It is contended by at least one of the amici curiae appearing herein that the doctrine announced in In re Rowland, 74 Cal. 523 [5 Am. St. Rep. 464, 16 P. 315], was repudiated by this court in In re Burdick, 112 Cal. 387 [44 P. 734], in so far as it was held in In re Rowland that "the husband does not, upon the death of his wife, as to the community property, take by descent or succession, but holds the community property as though acquired by himself, and as if his deceased wife had never existed." The case of In re Burdick, supra, makes no reference to the case of In re Rowland, and while there is language to be found in In re Burdick which is directly contrary to the doctrine expressly enunciated in In re Rowland, we find that the question as to whether the husband succeeded to the community property in his own right, or by succession as heir of his wife, was not before the court in In re Burdick. The court in that case was dealing solely with the interest of the wife in the community property. The language, therefore, relied upon in In re Burdick as overruling In re Rowland was not necessary to the decision of any issue therein, and cannot, therefore, be regarded as declaratory of the law upon the subject matter in reference to which it was employed. We find that while the case of In re Burdick has frequently been cited and considered by the appellate courts of this state, it has never in any decision of which we have any knowledge been referred to as an authority in support of the claim that the husband upon the death of his wife succeeds to the community property as her heir. In 5 California Jurisprudence, page 364, we find the following statement of the law upon this question: "He (the husband) does not take the property by succession or descent, but holds it as owner, and, it has been said, as if his wife had never existed." In support of this proposition of law there is cited In re Rowland, supra, and Johnston v. San Francisco Sav. Union, 75 Cal. 134 [7 Am. St. Rep. 129, 16 P. 753]. No reference is made to In re Burdick, supra, as laying down a contrary doctrine. Evidently the author of the subject of community property in this most useful and valuable compilation on the laws of California did not regard the decision in In re Burdick as repudiating or in any manner affecting the doctrine enunciated in In re Rowland. It is true that the legislature in 1923 by an amendment to the "Inheritance Tax Act" [Stats. 1917, p. 880], provided that the community property "which goes to the husband" upon the death of the wife should not be subject to an inheritance tax under the provisions of said act. It took similar action at its session held in 1925. [Stats. 1925, p. 471.] It is suggested by counsel that in the opinion of the legislature the property thus going to the husband on the death of his wife might have been liable for the payment of a tax as property to which the husband succeeded as heir of his wife, hence the adoption of this amendment for the purpose of relieving him from the payment of said tax. As early as 1905 [Stats. 1905, p. 341], the statutes of this state provided for the collection of an inheritance tax on all property which shall pass by will or by the intestate laws of this state, provided the value of the property passing exceeded certain specific exemptions mentioned in the statute. Under the statute enacted in 1905 it was held in Estate of Moffitt, 153 Cal. 359 [20 L.R.A. (N.S.) 207, 95 P. 653], that the surviving wife's share of the community property passed to her as the heir of her husband upon his death and was therefore liable to the payment of an inheritance tax. We know of no reported case, however, that has held the husband liable upon the death of the wife for the payment of an inheritance tax on the community property acquired prior to her death. We understand it has been the uniform practice of the officers of this state charged with the collection of this species of taxes, from the date of the enactment of the earliest statute imposing such taxes down to the present time, to regard the community property, after the death of the wife, as the absolute property of her husband, and that the same was not liable for any tax upon the death of the wife. Had the husband succeeded upon the death of his wife to any interest in the community property as her heir, he would have, until the amendment of the statute in 1923, been liable for the payment of an inheritance tax thereon upon her death. The fact that this tax was never exacted from the husband can be accounted for only upon the theory that the administrative officers of this state, whose duty it was to enforce the payment of such taxes on all persons liable therefor, were during all these years of the opinion that the husband received no part of the community property from his wife as her heir, and was therefore not liable to the payment of any inheritance tax thereon. It is quite evident that neither these officers nor their legal advisers relied upon In re Burdick, supra, as establishing the law of this state that the husband succeeded to the community property as the heir of his wife. This fact may be of slight consequence in determining the legal effect of this decision, but coupled with the further fact that this decision has never been cited as an authority on this particular point in any case in any court of this state, leads to the conclusion that In re Burdick has never been regarded as an authority sustaining the doctrine that the husband succeeds to any of the community property upon the death of his wife as her heir. We are satisfied that the doctrine that the husband does not take any part of the community property as heir of his wife, which doctrine was approved in In re Rowland, supra, is the law of the state and has been for many years as to all community property acquired prior to or during the year 1918, the date the property herein involved was acquired.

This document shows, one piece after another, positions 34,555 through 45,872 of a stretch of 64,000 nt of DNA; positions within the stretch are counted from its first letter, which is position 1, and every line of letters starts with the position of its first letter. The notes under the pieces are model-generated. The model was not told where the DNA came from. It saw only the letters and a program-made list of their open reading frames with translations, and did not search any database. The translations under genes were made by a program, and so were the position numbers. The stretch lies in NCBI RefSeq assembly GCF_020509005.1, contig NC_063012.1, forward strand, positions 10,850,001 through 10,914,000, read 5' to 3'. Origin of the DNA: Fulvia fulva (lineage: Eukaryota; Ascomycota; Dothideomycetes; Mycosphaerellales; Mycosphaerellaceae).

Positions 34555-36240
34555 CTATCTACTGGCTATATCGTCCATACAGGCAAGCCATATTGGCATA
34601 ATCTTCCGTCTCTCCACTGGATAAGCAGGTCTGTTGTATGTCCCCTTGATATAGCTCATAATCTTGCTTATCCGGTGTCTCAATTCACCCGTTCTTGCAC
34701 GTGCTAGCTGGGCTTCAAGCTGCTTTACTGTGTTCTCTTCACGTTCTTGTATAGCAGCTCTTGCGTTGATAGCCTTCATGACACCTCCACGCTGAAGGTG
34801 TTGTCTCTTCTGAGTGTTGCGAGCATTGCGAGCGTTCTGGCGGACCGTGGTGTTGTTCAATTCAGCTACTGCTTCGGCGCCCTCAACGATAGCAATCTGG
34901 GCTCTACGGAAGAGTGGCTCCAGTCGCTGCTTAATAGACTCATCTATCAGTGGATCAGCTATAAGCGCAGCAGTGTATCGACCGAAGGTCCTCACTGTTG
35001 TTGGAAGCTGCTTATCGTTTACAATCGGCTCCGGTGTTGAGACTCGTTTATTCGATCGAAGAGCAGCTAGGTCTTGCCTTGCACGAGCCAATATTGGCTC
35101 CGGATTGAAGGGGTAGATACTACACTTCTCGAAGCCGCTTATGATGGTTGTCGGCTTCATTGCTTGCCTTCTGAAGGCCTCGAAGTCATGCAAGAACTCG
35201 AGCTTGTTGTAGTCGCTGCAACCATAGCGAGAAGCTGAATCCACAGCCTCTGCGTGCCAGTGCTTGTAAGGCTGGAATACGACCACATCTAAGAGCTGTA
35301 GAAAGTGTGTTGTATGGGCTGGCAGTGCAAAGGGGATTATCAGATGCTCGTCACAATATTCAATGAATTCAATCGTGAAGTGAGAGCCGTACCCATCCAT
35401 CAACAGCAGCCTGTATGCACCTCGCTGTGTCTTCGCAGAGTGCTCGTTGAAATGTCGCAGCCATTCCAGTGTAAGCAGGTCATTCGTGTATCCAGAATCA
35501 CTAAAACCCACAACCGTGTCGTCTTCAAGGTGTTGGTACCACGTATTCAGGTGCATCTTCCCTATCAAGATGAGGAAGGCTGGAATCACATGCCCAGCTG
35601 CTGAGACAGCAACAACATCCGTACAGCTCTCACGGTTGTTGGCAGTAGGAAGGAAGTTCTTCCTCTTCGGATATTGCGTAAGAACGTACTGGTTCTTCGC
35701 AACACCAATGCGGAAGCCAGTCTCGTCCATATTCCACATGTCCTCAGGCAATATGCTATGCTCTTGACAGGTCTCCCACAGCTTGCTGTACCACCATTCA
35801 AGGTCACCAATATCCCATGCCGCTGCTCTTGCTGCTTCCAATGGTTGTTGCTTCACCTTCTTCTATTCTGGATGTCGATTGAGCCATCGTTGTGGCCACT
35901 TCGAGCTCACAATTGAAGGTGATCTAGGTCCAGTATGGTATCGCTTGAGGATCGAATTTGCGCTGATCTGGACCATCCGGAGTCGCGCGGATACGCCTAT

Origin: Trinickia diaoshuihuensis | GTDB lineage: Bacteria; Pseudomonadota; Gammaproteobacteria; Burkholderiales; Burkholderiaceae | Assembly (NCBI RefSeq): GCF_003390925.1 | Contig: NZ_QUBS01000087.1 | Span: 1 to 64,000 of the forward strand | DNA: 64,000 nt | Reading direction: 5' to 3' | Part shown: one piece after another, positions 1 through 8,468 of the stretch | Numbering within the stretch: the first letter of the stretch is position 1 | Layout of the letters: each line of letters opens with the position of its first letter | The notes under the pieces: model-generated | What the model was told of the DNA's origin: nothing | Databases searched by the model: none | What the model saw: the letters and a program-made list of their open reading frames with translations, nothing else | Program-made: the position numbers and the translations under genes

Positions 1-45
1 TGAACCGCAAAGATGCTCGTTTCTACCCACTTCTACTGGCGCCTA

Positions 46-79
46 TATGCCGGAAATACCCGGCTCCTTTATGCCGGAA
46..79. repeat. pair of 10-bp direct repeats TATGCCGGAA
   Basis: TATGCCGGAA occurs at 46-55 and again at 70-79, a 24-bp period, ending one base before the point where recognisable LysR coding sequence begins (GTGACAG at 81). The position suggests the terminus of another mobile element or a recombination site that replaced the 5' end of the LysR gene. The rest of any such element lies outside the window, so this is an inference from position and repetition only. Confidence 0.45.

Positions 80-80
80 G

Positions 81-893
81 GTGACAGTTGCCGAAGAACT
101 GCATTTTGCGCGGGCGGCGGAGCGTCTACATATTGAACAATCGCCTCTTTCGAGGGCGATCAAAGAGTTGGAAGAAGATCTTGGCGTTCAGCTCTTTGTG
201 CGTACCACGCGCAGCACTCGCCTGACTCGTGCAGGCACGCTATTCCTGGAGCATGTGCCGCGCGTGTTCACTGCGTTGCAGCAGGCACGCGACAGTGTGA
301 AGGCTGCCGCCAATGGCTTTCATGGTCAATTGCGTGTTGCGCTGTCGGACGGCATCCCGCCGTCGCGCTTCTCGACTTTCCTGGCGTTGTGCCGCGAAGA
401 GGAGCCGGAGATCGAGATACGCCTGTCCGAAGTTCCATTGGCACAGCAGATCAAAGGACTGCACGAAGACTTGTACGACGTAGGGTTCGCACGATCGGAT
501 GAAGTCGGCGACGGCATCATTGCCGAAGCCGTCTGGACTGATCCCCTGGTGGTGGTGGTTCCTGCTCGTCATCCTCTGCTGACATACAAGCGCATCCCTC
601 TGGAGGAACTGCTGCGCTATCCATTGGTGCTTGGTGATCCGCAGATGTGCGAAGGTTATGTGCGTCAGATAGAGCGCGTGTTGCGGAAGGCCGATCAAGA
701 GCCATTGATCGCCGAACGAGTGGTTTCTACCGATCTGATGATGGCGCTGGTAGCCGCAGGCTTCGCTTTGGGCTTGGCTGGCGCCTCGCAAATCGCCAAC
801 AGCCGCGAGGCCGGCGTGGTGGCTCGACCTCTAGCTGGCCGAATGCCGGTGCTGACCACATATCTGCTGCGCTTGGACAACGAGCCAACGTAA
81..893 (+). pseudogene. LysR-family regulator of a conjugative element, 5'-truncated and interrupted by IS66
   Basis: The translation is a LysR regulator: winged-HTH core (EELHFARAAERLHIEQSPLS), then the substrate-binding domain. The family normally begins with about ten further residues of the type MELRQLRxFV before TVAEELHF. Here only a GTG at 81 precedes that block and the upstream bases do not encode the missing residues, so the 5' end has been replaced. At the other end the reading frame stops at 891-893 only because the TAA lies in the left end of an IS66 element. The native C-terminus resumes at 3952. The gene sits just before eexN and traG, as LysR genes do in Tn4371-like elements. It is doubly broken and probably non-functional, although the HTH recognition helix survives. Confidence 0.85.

The opinion heretofore rendered and which we hereby adopt and approve as the opinion of this court at this time is as follows: